4. There are a number of classic albums from the ’80s and early ’90s that have remained incomprehensibly unavailable in CD or digital formats over the years, among them Human Sexual Response’s In a Roman Mood and the entire Tragic Mulatto catalog. I was delighted recently to discover that another series of lost classic albums is now readily and legally available from iTunes: Andy Prieboy’s solo albums and the last two studio albums he recorded with Wall of Voodoo. Now . . . I know that when I say “Wall of Voodoo,” you say “I wanna go to . . . Tee-ah-WAHN-ah . . . eat some bar-bee-cued ee-GUAN-ah.” That’s a shame, since “Mexican Radio” doesn’t really do justice to the clattering first incarnation of the band, which imploded soon after that release when nasal singer-songwriter Stanard Ridgway and pots-and-pans drummer Joe Nanini (now deceased) left the group. Wall of Voodoo soldiered on after that, though, with two studio albums and a contractual-obligation live album featuring new singer-songwriter Andy Prieboy and his longtime accomplice, drummer Ned Leukhardt, along with returning prodigal bass player Bruce Moreland and stalwarts Chas T. Gray and Marc Moreland (immortalized in Concrete Blonde’s hit “Joey,” and also now deceased) on keyboards and guitar respectively. Personally, I consider the two Prieboy-fronted albums, Seven Days In Sammystown (which featured the MTV demi/alt-hit “Far Side of Crazy“) and Happy Planet, to be the group’s greatest work, offering some brilliantly lyrical and melodic songwriting and powerful, charismatic baritone vocals from Prieboy. Wall of Voodoo’s rhythm section also became much stronger with Bruce Moreland and Leukhardt anchoring the proceedings, while Marc Moreland and Gray maintained the group’s signature spaghetti western soundtrack flavor. There’s not a clunker among either album, and I consider “The Grass is Greener,” “Don’t Spill My Courage,” “Elvis Bought Dora a Cadillac” and “Blackboard Sky” to be among my favorite songs from that era. If having those albums available wasn’t exciting enough, Prieboy has also issued a two volume set of albums (Volume I, Big Rock Finish: 1990-1993 and Volume II, When The Dream Is Over: 1993-1995) that summarize the best bits of his first two solo albums and related singles from those years. The first set features two of his best known songs: the exquisite “Loving the Highwayman” (covered by Linda Ronstadt and Emilylou Harris) and “Tomorrow Wendy” (originally a duet with Johnette Napolitano, and later covered by her band, Concrete Blonde), but the deep catalog is equally remarkable, covering an insane amount of stylistic ground, with dozens of earworms that will stick in your brain as soon as they penetrate it. I most highly recommend scoring these four albums (legally, not by downloading the samples I linked above) to get a taste of one of the most talented, though largely under-appreciated, performers and songwriters of the period.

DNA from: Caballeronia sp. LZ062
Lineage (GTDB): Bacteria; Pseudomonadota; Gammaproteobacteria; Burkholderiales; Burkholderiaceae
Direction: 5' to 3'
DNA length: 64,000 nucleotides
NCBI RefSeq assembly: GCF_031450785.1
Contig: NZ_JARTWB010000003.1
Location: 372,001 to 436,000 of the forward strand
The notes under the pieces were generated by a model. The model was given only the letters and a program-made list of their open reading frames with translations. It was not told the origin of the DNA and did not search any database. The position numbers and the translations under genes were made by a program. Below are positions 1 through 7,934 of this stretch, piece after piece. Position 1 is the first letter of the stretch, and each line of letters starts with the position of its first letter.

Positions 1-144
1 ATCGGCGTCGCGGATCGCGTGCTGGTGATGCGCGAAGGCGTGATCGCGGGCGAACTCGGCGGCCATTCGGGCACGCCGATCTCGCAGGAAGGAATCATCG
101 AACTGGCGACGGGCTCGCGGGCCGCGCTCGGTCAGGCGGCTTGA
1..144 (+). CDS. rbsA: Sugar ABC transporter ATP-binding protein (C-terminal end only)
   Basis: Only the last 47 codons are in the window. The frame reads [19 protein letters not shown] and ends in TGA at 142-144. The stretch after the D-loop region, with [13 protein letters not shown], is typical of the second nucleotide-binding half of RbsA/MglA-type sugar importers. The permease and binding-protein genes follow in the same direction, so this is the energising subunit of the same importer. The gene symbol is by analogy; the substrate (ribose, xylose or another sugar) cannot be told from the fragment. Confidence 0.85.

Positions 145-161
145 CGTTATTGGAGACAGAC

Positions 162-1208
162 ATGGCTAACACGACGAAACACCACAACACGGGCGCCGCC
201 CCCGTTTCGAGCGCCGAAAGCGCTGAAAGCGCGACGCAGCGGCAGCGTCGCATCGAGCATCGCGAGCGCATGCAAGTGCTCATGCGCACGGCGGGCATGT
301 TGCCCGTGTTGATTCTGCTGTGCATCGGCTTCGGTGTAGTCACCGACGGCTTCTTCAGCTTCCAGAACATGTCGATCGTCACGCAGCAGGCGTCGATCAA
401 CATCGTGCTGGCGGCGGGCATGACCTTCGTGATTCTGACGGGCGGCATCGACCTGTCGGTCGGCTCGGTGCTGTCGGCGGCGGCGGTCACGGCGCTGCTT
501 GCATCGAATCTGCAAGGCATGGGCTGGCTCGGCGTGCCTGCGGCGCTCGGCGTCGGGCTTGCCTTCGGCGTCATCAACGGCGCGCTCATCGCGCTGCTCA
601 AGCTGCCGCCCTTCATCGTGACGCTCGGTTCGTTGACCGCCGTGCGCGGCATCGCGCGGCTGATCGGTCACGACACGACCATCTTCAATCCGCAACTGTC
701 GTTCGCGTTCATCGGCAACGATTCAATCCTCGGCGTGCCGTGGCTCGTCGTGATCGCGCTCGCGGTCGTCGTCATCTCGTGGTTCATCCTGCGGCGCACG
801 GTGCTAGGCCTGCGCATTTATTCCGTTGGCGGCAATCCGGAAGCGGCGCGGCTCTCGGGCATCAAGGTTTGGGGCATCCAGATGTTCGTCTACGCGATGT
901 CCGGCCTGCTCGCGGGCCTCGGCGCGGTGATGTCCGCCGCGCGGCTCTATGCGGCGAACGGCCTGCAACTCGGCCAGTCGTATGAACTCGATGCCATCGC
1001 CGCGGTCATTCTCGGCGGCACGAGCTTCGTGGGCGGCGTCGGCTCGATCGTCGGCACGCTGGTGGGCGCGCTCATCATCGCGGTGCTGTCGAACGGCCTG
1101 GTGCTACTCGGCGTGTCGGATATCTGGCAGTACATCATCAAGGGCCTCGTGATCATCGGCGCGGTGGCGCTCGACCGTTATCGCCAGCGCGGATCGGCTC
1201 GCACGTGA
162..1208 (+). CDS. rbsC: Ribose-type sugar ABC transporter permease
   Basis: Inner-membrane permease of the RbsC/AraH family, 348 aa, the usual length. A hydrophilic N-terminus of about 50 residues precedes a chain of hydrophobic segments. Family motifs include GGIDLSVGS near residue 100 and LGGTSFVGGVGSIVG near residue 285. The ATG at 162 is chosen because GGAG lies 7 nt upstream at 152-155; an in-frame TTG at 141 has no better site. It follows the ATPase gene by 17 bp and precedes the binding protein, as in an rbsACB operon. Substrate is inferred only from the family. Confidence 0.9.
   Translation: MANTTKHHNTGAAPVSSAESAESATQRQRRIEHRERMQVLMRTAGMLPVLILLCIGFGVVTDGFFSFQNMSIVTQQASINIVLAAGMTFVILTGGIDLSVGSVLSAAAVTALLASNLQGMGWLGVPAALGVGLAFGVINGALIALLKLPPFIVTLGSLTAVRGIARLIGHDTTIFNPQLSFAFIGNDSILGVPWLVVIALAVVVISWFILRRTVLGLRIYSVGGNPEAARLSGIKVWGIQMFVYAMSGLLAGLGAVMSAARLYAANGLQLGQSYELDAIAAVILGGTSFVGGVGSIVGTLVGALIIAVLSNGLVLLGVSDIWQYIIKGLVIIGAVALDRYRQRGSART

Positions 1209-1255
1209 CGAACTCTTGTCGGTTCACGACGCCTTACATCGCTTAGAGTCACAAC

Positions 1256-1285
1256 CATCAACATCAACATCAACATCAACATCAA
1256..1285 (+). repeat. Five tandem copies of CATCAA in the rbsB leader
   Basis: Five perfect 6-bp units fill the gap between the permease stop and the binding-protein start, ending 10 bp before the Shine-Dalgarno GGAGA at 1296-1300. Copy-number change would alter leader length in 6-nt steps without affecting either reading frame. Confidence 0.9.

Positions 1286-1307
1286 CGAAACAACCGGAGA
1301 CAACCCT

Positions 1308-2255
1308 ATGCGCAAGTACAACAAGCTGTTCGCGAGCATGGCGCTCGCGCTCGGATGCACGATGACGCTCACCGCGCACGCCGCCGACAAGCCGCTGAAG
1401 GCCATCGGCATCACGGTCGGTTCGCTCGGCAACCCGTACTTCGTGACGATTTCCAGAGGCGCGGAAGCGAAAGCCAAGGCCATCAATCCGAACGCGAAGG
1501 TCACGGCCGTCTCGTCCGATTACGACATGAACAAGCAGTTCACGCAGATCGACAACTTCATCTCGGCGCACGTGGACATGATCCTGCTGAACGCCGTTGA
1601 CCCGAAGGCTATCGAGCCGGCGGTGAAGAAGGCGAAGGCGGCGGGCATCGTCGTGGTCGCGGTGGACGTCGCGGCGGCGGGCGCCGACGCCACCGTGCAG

My Crazy Feral Bachelor Weekend

This was my first of five weekends alone in my house, as Marcia and Katelin left for Des Moines on Thursday. It was quiet, and lonely, but as a student of American film-making, I understand that it is my sworn manly duty to take advantage of my temporary bachelorhood by engaging in all sorts of bad behavior, ideally while talking about really filthy stuff with my best friend, Seth Rogan. It took me a little while to get into the spirit of the thing, but I feel like I am catching on, as evidenced by the following deplorable behaviors that featured at Chateau J. Eric Solo this weekend: